From education to employment

White working-class and black students risk losing out from focus on A-Levels instead of vocational courses

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White working-class students and black British students risk missing out if schools focus on A-Levels as the main pathway to university and professional success, a think-tank warns today.

The Social Market Foundation says that emphasis on A-Levels as the only route into university tends to mainly benefit affluent white young people, while overlooking the interests of those from working class and/or ethnic minority backgrounds who are more likely to follow other routes.

The SMF, a cross-party think-tank, said that political debates framing education policy as a choice between helping white working class or ethnic minority students are misleading. Both groups would benefit from greater support for vocational and technical qualifications including BTECs and T-levels, the SMF said.

The SMF is calling on the Government to raise national profile of vocational and apprenticeship courses by improving careers education and widening pathways to universities. Not all universities count vocational qualifications towards entry requirements, said the SMF: Oxford and Cambridge, for example, generally refuse to recognise BTECs and T-Levels.

SMF research into qualifications has shown that that over half of white working-class and black British youth use BTEC qualifications to get into higher education (HE). In the north east, 35% of white working-class students went to university solely on the basis of their BTECs; and 37% of all black British youth go to university with only BTECs. (See notes for full breakdown by ethnicity)

The SMF’s recommendations come at a time when the proportion of white working-class children going to university continues to be at their lowest compared to other ethnicity groups, according to a recent report by the Education Select Committee. The Education Committee’s report also highlighted the Department of Education’s “insistence that pursuing the same policies will somehow provide a solution”.

School-leavers interviewed by SMF last year for research on careers reported a desire for their careers advisers to share “other options besides uni” and present “each option equally”. SMF’s analysis – for the 2022 report on careers provision – showed that advice is “socially-patterned”, where affluent schools tend to push students towards university, whilst poorer schools tend to favour vocational routes.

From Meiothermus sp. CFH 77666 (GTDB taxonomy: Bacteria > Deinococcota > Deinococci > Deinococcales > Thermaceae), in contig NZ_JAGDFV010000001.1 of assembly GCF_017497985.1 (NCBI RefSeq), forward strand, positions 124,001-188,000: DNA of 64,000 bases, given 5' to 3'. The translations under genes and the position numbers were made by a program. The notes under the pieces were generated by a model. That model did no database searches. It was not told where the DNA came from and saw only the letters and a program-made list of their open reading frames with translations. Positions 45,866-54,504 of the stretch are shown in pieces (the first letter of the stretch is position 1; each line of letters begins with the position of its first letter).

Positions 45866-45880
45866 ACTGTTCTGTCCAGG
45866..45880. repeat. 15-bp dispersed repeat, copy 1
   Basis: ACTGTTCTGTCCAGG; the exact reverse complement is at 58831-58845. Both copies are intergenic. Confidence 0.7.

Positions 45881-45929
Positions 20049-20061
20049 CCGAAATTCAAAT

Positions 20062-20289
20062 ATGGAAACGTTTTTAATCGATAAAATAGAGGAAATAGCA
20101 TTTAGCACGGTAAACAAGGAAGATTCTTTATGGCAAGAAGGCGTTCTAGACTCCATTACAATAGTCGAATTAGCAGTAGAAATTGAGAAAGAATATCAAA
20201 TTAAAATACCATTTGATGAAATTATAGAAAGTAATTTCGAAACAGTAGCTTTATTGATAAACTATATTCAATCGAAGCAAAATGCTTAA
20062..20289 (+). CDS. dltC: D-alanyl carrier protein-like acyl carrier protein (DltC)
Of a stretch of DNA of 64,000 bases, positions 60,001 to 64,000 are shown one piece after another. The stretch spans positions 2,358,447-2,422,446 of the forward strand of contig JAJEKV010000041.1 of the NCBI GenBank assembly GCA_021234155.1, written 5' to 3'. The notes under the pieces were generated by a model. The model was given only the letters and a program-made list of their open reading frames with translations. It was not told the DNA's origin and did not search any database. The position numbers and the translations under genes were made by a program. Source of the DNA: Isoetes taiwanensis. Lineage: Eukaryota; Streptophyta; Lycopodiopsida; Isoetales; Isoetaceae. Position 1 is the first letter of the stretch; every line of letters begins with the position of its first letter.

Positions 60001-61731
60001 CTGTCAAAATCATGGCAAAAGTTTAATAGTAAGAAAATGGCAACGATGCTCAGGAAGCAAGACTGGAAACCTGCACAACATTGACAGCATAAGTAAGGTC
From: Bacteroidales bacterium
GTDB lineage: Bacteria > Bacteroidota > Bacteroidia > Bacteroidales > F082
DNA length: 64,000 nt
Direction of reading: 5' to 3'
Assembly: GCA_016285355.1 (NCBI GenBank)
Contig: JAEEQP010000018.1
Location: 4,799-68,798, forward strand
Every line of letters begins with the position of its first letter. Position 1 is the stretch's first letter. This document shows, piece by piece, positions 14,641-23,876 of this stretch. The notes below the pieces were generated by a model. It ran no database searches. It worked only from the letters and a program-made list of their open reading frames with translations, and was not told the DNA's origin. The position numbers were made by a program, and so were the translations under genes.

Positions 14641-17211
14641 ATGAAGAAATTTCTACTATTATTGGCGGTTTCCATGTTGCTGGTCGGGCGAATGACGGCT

Niamh O Regan, SMF Researcher, said:
“For education to be an effective tool to achieve social mobility, we must give equal weight to the different kinds of qualifications that help students advance their learning and careers.

“At the moment, politicians acknowledge that education can promote social mobility, but continue to favour only one type of qualification and pathway. This insistence only maintains inequality, whilst educational barriers holding back disadvantaged youth remain standing.”

“There needs to be a shift in approach to education – where all types of qualifications and post-18 routes are given equal value, whilst HE institutions also widen access by accepting all these types of qualifications. This approach has the potential to make education fairer and help everybody achieve their potential.”

James Kirkup, SMF Director, said:

“Some people in the education debate want to frame this issue as a choice between helping white working class youngsters or those from ethnic minority backgrounds. That’s a false choice because better policies giving greater support to vocational and technical routes would benefit all those who are currently under-served by the education system, as well as boosting Britain’s skill levels and economic potential.”

Steve Haines, director of youth charity Impetus:

“A third of young people won’t be joining the A-Level results celebration today. Year after year around 200,000 don’t get the chance to progress because they didn’t get the GCSEs they needed to move onto this phase of their education. They are disproportionately young people from disadvantaged backgrounds. They’re not front page news, but they need to be at the top of the next Prime Minister’s in tray.”

On the access gap that sees fewer young people from disadvantaged areas progressing to university:

“Waiting until A-Level results day is too late to make a meaningful difference to the gap between young people from disadvantaged backgrounds and their better-off peers going to university. If we’re serious about tackling the access gap we need to focus on helping young people long before they sit their GCSEs by ensuring they get the GCSEs that unlock opportunities in higher education and work.”

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